This is the third in a series of columns about Japan Inc.’s ultimate global challenge: marketing (if you came here from somewhere else, read this and this first).
Marketing is the process involved to sell a product and brand. It addresses how a product or brand should be perceived by the customer to be more desirable (positioning); where and how it should be sold (selling & distribution); how to motivate purchases (value proposition & promotion); and how to serve and maintain the customer relationship (service).
Marketing’s goal is to bridge the gap between a product/brand and the customer by raising awareness, developing and managing relationships, and owning vehicles to reach them, for example communications and distribution channels.
Marketing plays a key role in the success, sustainability or failure of every business.
Marketing is not an operations or business management activity. It does not involve product innovation, product planning, business strategy, new market identification, business analysis or sales forecasting; though it does play an important support role.
Marketing produces a wealth of knowledge about the customer, products and market, and is important to consult while making better business and product decisions, and supporting related activities.
Marketers are the customer specialists, excitement generators, influencers, deliverymen and concierge that inform, attract, sell and ultimately take care of the customer.
Effectively managing marketing requires a strong understanding of the product/brand and the customer. All marketers must be able to answer five fundamental questions:
- What is the product/brand and what is its purpose?
- Who is it for and why is it relevant to them?
- How should the product/brand make the customer feel? What is the desired experience?
- How, and through what vehicles, can that experience be realized, and what will motivate the customer to engage in a conversation and purchase?
- Why should the customer believe you?
While these questions are essential for all people within an organization to know, questions 4 and 5 particularly rely on marketers.
The problem is that most organizations do not look at marketing this way. Marketing activities typically fall into two categories: Operational and Strategic.
The operational side focuses on the rational aspects of product management. Here is a list of tasks:
- Defining the competitive set
- Category attractiveness analysis
- Competitor analysis
- Market potential and sales forecasting
- Developing a product strategy
- New product decisions or modifications to existing product lines
- Pricing decisions
- Advertising and promotional decisions
- Channel management (where to sell)
- Customer relationship management
- Financial analysis and budgeting
- Marketing return on investment (ROI) measurement metrics
This operational list is how many people inside companies define what marketing does and what they do as marketers.
Operational work needs to be done to produce a product and determine how much of it can potentially be sold, where and at what price. When these tasks are completed, a marketing operations plan is produced. Then what?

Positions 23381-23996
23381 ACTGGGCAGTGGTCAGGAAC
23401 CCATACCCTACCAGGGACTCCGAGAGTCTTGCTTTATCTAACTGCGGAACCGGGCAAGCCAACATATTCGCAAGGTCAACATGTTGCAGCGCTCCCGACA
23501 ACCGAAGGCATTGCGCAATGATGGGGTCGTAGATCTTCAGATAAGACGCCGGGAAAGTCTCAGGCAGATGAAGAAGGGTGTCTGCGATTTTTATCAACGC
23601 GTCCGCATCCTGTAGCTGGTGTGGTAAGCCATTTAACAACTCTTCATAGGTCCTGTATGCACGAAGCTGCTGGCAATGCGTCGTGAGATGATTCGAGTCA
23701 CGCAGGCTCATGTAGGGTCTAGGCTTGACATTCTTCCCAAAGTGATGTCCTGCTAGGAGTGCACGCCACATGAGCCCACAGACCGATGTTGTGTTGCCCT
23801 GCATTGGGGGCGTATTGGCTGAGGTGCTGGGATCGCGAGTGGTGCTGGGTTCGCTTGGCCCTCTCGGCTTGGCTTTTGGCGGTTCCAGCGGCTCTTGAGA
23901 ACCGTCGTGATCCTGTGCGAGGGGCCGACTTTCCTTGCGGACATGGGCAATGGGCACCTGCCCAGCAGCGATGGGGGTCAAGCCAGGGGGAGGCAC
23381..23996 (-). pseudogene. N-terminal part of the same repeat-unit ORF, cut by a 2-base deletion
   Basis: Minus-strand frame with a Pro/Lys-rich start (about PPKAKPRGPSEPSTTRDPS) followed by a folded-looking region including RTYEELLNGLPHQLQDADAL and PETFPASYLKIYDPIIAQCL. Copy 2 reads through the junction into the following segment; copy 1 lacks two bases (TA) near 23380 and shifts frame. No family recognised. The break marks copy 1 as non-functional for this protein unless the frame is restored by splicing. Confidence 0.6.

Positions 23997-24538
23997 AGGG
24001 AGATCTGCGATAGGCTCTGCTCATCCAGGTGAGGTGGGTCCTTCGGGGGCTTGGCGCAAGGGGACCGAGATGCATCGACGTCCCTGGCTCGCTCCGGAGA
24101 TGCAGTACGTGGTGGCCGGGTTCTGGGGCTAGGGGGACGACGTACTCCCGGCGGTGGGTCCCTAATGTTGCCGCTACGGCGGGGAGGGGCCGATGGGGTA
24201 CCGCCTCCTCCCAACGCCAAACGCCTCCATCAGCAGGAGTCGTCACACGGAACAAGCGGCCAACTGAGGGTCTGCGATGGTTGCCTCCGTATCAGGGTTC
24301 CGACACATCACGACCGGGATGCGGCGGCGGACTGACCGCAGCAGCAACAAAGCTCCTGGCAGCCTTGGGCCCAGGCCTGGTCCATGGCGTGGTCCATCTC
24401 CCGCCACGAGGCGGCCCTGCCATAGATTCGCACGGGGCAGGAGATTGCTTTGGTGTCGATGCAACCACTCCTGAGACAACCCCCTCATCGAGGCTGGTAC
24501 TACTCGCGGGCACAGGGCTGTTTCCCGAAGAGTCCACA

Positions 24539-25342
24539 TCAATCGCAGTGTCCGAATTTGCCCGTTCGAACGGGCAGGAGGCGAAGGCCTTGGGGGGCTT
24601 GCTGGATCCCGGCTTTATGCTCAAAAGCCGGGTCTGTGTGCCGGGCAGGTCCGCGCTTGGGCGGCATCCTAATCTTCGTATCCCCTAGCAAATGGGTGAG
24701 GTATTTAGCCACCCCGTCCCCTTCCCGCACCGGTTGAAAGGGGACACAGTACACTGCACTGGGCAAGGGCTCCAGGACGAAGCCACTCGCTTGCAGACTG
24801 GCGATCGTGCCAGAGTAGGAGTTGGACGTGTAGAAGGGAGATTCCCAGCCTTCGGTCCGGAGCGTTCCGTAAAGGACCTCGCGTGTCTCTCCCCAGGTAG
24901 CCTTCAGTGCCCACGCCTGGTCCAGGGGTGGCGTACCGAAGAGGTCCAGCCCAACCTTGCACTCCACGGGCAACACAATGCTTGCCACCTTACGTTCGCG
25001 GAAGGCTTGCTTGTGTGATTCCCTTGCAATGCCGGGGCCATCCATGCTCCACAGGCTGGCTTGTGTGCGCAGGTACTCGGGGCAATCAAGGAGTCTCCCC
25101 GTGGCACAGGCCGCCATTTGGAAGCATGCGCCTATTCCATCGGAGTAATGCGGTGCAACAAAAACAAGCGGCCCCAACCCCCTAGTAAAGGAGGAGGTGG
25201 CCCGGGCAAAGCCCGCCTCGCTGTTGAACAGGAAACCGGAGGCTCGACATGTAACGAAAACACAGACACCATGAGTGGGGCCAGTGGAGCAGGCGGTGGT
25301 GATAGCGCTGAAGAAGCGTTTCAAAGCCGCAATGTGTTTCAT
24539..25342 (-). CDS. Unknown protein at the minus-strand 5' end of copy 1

Reach out to the intended customer (the prospect) and persuade them to buy. This requires a marketing communications strategy. This is the strategic or emotional side of marketing that manages brands.
Based on my experience, Japanese companies lack internal knowledge and experience to effectively manage brands. Under the marketing umbrella, the same effort that goes into operational planning needs to go into developing and implementing the strategic communications plan.
Marketing is one of the two basic functions of the business. Therefore, a company’s overall strategy needs to be reflected in its marketing.
Michael Porter’s landmark book Competitive Strategy, first published in 1980, provides a framework for predicting competitor behavior that has transformed the way in which companies look at their rivals, and has given rise to the discipline of competitor assessment.
The following is a summary of his five competitive forces that directly impact a company’s business strategy and thus, its marketing.
- Current competitors
- Threat of new competitors
- Threat of substitutes for its products or services
- Bargaining power of suppliers
- Bargaining power of customers
Within the above environment, a competitive strategy must be chosen, and there are only three possibilities:
- Achieving the lowest costs
- Differentiating products and services
- Dominating a niche
Trying to do some of each results in getting caught in the middle preventing the company from realizing the benefit of any of these strategies, and losing to competitors that chose just one.
Marketing produces four outcomes:
- Awareness: If your target customer does not know your product exists or where to buy it, you are out of business. The very first thing you need to do is create awareness and maintain it over time.
- Trial: Once the target customer has found your product and has decided to buy it for the first time, it is the ultimate moment of truth. Did it meet expectations? If the answer is no, your business is in trouble. If the answer is yes, move to the next point.
- Repeat: You have a satisfied customer who likes your product and appreciates its perceived value. You now have a chance to build an ongoing relationship so they continue to purchase.
- Advocacy: Not only does this customer like your product, but also they are probably interacting with your customer service people, engaged with your marketing messages, activities and offers, and they have joined your Facebook page or other social sites and enthusiast groups. They are telling their friends and family via word-of-mouth, which can be further amplified by social media, blogs, etc.
Every business was once a small business. Some grew to be become massive global corporations, and some went bankrupt or broke up and faded away with changing times. Every business, large or small, public or private, Business-to-Consumer (B2C) or Business-to-Business (B2B) is a mini-nation, city, village or family. They go through various stages. Each has its own history, culture, management style and reason it exists. Marketing plays a key role in the success, sustainability or failure of every business.
The CEO or owner of the business should be directly involved in the marketing. Why? Because as Peter Drucker stated, “Marketing is the distinguishing unique function of the business.”